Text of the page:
Rowyn (rowyn) wrote,

Somebody Tell Me Again Why I'm Supposed to Be Worried

According to the Wall Street Journal, SARS, the latest thing in terrifying disease, has infected 8,810 people worldwide, of whom, 802 have died.

Now, not to trivialize the deaths of anyone, but why, exactly, is this such a big deal? Let's take, oh, the flu, for comparison purposes. You know, that virus that some people get shots for every year, and many just take their chances and suffer with when they acquire it.

According to the Center for Disease Control, about 36,000 people die of the flu in the United States alone every year.

Granted, I don't know what percentage of people who contract the flu die of it every year, but I do expect the chance-of-death for people who've contracted the flu is considerably lower than the 9.1% that SARS is currently running at. Still, look at the overall odds for the USA, here:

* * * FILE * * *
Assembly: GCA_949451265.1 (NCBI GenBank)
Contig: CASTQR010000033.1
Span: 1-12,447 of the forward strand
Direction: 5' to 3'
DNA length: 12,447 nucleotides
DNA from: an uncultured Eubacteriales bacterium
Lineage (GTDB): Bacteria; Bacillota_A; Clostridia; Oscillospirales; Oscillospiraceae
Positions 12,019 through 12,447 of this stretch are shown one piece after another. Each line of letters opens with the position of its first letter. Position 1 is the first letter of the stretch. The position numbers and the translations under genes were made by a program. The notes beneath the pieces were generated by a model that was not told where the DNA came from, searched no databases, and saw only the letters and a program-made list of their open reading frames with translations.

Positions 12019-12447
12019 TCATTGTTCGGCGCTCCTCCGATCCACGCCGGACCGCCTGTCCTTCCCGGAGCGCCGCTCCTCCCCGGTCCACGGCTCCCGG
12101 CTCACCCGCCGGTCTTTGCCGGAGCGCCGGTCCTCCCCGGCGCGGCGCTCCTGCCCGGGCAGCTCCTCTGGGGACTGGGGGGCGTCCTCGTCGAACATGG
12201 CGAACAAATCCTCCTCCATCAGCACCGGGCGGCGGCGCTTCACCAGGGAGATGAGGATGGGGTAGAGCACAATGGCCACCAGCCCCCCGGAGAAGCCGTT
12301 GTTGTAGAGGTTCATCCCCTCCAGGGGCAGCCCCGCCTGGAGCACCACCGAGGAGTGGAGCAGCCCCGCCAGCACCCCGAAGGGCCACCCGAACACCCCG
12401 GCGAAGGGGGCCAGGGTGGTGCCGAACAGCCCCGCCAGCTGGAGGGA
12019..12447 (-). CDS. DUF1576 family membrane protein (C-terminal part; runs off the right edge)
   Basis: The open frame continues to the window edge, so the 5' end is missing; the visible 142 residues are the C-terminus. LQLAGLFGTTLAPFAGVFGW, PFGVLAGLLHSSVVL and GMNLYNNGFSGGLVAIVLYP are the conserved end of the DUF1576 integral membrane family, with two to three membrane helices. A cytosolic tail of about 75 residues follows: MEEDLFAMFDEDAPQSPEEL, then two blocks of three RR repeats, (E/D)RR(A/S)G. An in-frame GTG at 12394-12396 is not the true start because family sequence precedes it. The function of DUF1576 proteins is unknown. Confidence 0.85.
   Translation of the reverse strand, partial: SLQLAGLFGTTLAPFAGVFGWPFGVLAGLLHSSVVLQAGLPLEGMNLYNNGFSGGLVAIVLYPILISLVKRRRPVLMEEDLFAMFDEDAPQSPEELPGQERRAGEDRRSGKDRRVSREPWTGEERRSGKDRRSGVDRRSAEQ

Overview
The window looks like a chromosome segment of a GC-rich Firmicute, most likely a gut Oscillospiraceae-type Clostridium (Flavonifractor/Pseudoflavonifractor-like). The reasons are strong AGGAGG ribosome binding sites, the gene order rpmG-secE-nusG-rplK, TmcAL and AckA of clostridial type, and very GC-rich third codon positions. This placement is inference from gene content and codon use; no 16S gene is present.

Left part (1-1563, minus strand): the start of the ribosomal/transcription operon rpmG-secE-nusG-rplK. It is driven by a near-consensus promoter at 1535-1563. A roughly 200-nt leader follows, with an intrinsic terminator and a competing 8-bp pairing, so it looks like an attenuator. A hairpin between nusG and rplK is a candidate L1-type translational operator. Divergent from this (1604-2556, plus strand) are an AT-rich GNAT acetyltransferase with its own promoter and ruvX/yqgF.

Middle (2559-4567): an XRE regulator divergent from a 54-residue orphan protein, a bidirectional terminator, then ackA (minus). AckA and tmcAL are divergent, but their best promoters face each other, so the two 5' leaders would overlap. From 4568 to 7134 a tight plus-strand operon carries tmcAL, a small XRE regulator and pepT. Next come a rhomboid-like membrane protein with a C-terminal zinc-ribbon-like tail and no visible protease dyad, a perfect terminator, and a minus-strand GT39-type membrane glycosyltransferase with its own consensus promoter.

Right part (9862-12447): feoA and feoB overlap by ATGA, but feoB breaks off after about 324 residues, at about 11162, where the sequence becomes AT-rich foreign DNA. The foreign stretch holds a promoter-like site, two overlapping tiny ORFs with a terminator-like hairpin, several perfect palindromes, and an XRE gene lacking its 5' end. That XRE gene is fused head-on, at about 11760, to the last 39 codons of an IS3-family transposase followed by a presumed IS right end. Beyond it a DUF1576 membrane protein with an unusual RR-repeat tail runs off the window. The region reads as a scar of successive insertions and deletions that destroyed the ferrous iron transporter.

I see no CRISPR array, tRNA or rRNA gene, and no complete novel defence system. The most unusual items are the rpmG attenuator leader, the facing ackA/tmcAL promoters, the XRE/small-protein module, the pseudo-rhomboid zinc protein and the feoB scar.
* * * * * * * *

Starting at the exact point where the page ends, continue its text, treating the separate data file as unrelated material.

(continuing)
Flu Deaths: 36,000
SARS Deaths: 0

I mean, you've got to figure this shouldn't be a big issue for us, right? If we're going to panick over something, it ought to be all those people who stagger in to work, guzzling cough medicine and suppressing nausea and running fevers of 102. Because they're the ones killing us. Not the people who happen to run a Chinese restuarant.

Really -- what am I missing here? Why does SARS get so much publicity? Why is this such a big deal? Is it somehow especially contagious and deadly, and yet, by dint of sheer medical know-how, quarantine, and treatment, the overall number of cases and deaths have been kept astonishingly low?

What's the big deal?
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